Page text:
interference at the level of the construction
contracts, for a period longer than one
year, because there is no question of the
choice between the two methods for the
allocation of revenue and expenses, for the
purposes of choosing either the percentage
method or the completion of the works.
The difference is that with the method of
completion of works, the result is at the
end of the work, but in the other method

the result is assigned to the entire duration


of the contract, depending on the stage in
which the work is performed. There cannot
be said that one method is better than the
other, because both have some minuses:
the completion of the works is an objective
method, the researchers say, but does not
comply with the matching principle, the
result of years-only the last year of that
period; the percentage of the advancement
method, on the other hand, is based on
estimates of expenditures, followed by
those of income, in other words, this
method is subjective, and does not respect
the prudence principle, allowing the
enterprise to overstate or undervalue this
percentage, depending on the desired
result.
What still needs to be added is that the
company can easily pass from the
percentage method to the completion of
works method, just by specifying that
certain clauses of the contracts do not
allow the use of the first method, without
the need for republication of the annual
accounts, as it is customary when we are
dealing with a change of method.
If there has already been reminded
about the sub-activities costs, it must be
specified that the application of creative
accounting can be "pushed", taking into
account the existence of the two methods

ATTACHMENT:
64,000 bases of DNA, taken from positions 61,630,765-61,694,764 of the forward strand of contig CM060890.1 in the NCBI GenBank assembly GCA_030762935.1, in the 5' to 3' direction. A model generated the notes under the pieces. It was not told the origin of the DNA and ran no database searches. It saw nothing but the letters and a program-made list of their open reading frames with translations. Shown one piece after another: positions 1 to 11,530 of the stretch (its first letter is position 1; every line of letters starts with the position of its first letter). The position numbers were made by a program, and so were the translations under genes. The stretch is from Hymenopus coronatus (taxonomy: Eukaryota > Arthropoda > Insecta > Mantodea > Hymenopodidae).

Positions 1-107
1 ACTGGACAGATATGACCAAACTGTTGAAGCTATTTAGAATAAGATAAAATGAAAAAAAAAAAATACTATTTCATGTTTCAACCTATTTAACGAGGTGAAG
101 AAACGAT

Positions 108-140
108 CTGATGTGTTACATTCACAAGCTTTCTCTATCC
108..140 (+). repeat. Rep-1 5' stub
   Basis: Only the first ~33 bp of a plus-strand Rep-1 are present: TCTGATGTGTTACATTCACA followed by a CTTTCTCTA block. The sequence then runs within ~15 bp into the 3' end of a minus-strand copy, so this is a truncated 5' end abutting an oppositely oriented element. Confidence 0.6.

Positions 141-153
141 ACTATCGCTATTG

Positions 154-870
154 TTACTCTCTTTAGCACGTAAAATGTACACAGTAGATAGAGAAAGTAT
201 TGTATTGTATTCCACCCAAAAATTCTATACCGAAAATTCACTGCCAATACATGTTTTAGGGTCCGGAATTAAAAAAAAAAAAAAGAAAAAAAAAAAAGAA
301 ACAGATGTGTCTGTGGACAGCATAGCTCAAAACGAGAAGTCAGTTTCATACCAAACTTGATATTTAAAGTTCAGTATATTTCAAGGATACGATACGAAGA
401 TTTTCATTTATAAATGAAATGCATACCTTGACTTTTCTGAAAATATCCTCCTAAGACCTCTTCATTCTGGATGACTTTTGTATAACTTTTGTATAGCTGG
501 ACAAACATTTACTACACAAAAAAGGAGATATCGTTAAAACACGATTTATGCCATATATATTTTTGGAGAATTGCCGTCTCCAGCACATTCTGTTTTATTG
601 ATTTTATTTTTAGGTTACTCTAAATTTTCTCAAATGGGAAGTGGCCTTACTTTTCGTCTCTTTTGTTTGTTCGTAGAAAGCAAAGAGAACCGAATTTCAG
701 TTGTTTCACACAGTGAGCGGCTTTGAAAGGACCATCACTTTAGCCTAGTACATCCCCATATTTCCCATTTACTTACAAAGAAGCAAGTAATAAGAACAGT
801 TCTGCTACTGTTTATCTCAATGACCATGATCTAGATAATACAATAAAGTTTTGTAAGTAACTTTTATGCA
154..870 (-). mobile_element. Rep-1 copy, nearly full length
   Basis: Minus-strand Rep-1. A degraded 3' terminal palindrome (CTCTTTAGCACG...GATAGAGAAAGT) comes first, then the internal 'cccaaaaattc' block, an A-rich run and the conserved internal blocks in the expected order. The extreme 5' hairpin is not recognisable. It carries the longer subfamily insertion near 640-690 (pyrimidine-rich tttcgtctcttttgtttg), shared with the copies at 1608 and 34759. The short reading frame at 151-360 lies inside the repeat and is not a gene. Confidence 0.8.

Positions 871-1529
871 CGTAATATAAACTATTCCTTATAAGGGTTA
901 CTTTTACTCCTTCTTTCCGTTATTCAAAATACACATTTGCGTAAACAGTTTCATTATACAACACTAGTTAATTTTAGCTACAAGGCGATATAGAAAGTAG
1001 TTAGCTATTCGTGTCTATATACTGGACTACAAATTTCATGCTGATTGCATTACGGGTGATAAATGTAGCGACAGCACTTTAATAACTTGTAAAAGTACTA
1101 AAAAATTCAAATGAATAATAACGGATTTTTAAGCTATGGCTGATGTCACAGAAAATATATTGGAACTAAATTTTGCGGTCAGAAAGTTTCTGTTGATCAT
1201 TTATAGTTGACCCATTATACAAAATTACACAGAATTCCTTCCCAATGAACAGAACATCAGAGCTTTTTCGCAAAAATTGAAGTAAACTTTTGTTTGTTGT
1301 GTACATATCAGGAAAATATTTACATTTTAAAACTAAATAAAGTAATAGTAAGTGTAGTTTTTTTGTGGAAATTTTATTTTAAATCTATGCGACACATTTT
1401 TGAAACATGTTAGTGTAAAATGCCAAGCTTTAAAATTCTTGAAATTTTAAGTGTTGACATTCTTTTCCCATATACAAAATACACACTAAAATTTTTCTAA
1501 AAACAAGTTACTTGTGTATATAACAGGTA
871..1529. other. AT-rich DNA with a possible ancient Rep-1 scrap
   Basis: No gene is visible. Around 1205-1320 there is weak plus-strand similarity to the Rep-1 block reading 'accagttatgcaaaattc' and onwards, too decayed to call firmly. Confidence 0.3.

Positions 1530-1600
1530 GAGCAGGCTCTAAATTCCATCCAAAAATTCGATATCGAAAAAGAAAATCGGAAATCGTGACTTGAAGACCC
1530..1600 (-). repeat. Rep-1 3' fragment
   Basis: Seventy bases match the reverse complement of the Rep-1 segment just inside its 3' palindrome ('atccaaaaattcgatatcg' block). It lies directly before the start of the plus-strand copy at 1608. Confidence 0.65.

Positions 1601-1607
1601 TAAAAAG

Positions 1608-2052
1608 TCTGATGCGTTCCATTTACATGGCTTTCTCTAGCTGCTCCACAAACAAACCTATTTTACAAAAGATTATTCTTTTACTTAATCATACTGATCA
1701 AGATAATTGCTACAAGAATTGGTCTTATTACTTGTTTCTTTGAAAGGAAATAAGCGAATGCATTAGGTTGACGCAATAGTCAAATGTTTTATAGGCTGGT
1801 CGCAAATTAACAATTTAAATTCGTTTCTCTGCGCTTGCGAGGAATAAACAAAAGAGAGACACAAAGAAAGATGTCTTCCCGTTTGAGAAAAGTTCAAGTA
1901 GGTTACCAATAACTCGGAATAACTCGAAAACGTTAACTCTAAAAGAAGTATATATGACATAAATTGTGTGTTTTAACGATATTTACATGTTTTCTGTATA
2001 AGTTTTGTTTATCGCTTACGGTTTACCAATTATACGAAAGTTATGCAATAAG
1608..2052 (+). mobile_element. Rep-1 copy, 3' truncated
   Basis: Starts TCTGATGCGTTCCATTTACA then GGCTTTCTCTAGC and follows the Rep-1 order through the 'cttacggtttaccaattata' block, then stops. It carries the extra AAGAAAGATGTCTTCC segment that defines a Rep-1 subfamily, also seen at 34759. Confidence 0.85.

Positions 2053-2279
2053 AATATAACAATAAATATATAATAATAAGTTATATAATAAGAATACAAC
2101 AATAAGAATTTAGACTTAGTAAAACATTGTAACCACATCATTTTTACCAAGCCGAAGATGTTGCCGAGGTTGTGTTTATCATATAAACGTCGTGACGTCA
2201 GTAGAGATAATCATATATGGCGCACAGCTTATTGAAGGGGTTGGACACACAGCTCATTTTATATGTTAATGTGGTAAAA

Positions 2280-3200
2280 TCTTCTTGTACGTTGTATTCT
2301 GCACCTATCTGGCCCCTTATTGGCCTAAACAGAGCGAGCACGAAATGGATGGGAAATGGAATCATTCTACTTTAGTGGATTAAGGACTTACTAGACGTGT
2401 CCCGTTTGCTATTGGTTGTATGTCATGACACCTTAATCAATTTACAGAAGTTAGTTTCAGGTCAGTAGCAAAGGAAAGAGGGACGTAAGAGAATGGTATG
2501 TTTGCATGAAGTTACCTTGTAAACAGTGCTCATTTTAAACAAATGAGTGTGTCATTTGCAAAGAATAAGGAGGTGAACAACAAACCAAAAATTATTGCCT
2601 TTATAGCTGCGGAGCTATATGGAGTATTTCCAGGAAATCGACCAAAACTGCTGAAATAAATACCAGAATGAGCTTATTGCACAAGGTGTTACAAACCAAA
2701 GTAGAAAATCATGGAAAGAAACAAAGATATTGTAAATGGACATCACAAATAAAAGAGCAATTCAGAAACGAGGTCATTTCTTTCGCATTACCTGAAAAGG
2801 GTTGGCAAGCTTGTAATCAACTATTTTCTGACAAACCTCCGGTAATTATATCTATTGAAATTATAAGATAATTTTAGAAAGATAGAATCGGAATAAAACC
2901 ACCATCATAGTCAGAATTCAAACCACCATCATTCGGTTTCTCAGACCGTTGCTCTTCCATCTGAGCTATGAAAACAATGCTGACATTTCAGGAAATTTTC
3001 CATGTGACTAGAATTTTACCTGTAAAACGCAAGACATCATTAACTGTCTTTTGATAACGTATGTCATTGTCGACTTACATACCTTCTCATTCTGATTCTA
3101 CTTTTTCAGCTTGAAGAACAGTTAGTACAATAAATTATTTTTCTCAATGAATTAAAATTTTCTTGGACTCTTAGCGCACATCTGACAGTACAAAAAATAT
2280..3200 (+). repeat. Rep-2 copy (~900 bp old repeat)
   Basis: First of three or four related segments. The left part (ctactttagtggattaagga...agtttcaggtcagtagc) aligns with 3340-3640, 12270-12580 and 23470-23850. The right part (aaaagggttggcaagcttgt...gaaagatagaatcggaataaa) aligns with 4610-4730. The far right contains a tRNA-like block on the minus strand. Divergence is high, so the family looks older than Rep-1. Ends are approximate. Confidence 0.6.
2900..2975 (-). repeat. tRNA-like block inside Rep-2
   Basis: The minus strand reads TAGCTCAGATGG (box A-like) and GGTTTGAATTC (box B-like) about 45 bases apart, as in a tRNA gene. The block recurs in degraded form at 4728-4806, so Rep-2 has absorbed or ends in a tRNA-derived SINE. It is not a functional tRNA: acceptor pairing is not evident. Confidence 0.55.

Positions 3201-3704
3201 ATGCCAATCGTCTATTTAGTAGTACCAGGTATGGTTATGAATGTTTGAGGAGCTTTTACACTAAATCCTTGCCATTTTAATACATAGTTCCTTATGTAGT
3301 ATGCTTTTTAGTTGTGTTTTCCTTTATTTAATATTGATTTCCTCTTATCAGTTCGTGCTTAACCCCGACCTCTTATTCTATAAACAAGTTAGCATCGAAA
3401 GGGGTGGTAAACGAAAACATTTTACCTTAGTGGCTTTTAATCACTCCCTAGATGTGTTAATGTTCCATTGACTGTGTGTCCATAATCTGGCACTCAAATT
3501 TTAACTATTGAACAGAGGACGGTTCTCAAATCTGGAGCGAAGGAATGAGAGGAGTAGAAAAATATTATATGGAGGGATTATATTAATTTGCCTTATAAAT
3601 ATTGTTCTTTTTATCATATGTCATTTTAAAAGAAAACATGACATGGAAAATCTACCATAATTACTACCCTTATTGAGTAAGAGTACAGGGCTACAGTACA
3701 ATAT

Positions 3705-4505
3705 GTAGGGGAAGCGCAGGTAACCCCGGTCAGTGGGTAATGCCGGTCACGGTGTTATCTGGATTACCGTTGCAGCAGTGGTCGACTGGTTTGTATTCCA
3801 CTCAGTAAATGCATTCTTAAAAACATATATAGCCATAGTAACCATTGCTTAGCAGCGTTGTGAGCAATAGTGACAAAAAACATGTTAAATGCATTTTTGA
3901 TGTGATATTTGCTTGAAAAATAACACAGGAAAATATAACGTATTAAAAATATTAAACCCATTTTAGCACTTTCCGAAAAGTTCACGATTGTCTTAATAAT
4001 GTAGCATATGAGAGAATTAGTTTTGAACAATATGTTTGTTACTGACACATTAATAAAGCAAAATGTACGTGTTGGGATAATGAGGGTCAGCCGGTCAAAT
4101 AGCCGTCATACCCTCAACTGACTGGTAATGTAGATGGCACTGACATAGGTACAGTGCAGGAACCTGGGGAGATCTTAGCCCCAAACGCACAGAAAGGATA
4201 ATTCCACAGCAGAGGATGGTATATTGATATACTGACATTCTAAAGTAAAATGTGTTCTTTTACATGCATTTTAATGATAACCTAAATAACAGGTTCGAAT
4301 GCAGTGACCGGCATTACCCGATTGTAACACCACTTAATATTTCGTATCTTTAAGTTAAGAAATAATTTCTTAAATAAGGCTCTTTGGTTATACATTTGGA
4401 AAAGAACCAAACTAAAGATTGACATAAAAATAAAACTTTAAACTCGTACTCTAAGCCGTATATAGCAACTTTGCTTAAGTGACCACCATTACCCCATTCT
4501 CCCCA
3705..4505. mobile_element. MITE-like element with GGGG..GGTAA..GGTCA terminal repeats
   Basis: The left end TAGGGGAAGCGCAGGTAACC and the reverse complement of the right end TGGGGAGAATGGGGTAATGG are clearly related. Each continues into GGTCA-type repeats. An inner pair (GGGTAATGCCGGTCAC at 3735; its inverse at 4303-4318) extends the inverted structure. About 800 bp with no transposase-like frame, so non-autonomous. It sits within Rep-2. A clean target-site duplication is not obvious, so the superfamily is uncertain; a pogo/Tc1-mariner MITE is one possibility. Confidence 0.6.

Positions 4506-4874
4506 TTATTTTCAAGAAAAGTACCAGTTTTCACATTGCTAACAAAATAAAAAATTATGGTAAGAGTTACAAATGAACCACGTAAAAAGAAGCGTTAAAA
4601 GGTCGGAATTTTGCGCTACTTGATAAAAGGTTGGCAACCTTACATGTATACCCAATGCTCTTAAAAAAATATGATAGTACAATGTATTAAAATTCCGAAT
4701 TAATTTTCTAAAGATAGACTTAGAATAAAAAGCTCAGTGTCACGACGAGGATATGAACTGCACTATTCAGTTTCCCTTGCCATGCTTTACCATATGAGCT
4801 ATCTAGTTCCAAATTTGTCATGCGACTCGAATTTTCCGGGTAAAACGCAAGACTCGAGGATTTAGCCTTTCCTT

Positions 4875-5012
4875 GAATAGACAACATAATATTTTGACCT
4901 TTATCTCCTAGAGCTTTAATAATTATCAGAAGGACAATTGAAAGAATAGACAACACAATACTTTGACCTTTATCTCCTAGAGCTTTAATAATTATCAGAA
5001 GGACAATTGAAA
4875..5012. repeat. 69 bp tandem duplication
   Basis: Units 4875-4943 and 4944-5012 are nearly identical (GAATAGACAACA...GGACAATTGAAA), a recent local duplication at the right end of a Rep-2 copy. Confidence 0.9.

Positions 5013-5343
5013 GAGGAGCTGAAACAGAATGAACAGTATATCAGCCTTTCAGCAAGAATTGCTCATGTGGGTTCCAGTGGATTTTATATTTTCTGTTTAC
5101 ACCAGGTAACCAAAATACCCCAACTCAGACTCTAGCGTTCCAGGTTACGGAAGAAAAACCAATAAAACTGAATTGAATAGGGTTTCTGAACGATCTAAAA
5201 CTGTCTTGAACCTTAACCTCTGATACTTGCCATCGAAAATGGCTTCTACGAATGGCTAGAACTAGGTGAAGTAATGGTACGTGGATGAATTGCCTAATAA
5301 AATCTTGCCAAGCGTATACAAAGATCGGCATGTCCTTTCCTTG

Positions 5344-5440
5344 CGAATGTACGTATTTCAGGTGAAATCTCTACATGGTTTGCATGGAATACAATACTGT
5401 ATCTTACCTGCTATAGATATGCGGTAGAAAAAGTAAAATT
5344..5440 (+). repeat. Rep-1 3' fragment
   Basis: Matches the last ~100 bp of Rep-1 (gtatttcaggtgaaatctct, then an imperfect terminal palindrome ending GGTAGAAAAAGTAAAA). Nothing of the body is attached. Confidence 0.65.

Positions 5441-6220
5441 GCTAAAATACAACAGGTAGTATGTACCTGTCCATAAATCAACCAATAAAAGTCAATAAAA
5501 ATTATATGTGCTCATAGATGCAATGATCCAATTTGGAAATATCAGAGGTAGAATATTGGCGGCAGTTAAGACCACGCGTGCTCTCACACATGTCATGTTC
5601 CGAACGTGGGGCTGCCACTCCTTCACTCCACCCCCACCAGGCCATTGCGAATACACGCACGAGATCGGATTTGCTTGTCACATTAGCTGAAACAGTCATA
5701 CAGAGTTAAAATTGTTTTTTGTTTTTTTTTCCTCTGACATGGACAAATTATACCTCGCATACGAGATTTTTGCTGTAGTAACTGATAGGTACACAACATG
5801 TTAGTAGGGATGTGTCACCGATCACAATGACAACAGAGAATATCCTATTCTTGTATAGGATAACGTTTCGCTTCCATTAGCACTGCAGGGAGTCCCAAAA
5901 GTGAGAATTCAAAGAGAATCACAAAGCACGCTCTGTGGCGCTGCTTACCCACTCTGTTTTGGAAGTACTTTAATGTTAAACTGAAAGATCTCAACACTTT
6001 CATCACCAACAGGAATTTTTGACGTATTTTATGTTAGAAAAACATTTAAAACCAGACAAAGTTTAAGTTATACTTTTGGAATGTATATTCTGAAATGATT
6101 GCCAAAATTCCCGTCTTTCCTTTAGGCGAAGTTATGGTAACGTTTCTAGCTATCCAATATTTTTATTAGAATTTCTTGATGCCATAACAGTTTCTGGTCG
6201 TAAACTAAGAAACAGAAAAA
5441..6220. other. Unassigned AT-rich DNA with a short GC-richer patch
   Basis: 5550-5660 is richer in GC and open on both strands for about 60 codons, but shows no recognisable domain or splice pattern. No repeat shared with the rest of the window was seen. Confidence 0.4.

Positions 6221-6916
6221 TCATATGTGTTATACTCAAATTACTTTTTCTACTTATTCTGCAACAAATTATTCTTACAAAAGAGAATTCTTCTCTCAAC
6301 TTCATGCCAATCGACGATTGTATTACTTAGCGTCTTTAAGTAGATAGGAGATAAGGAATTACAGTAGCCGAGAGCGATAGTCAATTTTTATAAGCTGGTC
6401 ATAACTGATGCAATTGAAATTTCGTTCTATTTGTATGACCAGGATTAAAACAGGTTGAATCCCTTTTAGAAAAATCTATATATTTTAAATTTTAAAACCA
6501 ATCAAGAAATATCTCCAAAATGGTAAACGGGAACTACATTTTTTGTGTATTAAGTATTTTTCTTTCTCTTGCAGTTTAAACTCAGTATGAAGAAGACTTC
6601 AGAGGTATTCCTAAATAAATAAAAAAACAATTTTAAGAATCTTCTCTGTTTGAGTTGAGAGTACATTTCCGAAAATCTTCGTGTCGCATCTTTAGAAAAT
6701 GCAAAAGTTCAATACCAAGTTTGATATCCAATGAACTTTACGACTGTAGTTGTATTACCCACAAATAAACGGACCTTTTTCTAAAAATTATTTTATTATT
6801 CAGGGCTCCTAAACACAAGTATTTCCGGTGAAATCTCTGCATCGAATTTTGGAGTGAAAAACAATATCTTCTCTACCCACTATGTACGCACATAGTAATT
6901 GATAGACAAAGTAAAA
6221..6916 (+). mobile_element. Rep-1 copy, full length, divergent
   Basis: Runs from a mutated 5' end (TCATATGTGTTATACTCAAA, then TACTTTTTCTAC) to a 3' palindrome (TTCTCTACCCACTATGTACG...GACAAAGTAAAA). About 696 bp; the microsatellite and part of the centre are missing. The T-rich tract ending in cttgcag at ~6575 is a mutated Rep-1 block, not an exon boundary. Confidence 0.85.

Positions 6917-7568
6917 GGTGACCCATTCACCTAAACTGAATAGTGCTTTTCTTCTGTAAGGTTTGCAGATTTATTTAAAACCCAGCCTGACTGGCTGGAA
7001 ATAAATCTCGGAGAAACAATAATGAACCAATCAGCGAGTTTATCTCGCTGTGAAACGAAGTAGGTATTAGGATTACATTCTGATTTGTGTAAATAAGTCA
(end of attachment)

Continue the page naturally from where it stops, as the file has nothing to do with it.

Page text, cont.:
of accounting of fixed costs, namely the
rational allocation and the full cost. If in
the case of the full cost method, the cost of
production has incorporated proportional
part of annual fixed expenses in relation to
the quantity given in the annual stock
produced, the imputation method is
rational at production cost calculation,
considering the proportional share of fixed
costs with the amount of stock and annual
normal production. In other words, if the
cost of production method shall include all
current expenses, regardless of the degree
of utilization of production capacity, the
second production cost method consists of
the following fixed costs corresponding to
production capacity at 100%, expenses

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related to it being considered current


expenses and directly affect the result.
Another method of creative
accounting may come also to minimize the
losses from loans and advances, more
specifically, where the company believes
that there is a fairly high risk that a claim
may not be charged, it may decide to
ensure it. So there will be no need for the
organization to set up an allowance for
depreciation of the claim. In other words,
when it is established that a claim has been
impaired, the company enters into a
contract of insurance on an amount which
does not exceed 50% of the claim, through
which the insurance company guarantees
that upon expiration of the contract, it will
pay the initial value of the claim. And this
is possible, if we consider the financial
side, because at the end of the contract, the
amount that was established as a
placement, reaches the initial value of the
claim which was the subject of the
contract, using the capitalized interest. The
effects of this contract in bookkeeping are
on one hand, the fact that there is no need
to set up a provision, and on the other
hand, the fact that the current result
decreases, due to the increased costs for
the year in which the contract was signed.
If we already talked about
insurance premiums, we can consider one
choice of the company to get ensured
when there is a danger of increasing in
interest rates, but also another technique
that can manipulate the behavior of the
financial statements users. In other words,
if an enterprise has incurred certain loans
with a floating interest rate, it can ensure
the risk of rising interest rates, but still
provide the benefit of lower interest rates,
if the decrease happens. The firm signed a
contract of insurance with a Bank, which
will pay, in her name, the difference
between the guaranteed rate and the level
achieved. This operation is preferred when
there is an interest rate considered very
high, but it is also used for a rate that is not
overly large, but surely will be achieved.
Although the first is higher in this case,
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this helps the company to "pave" the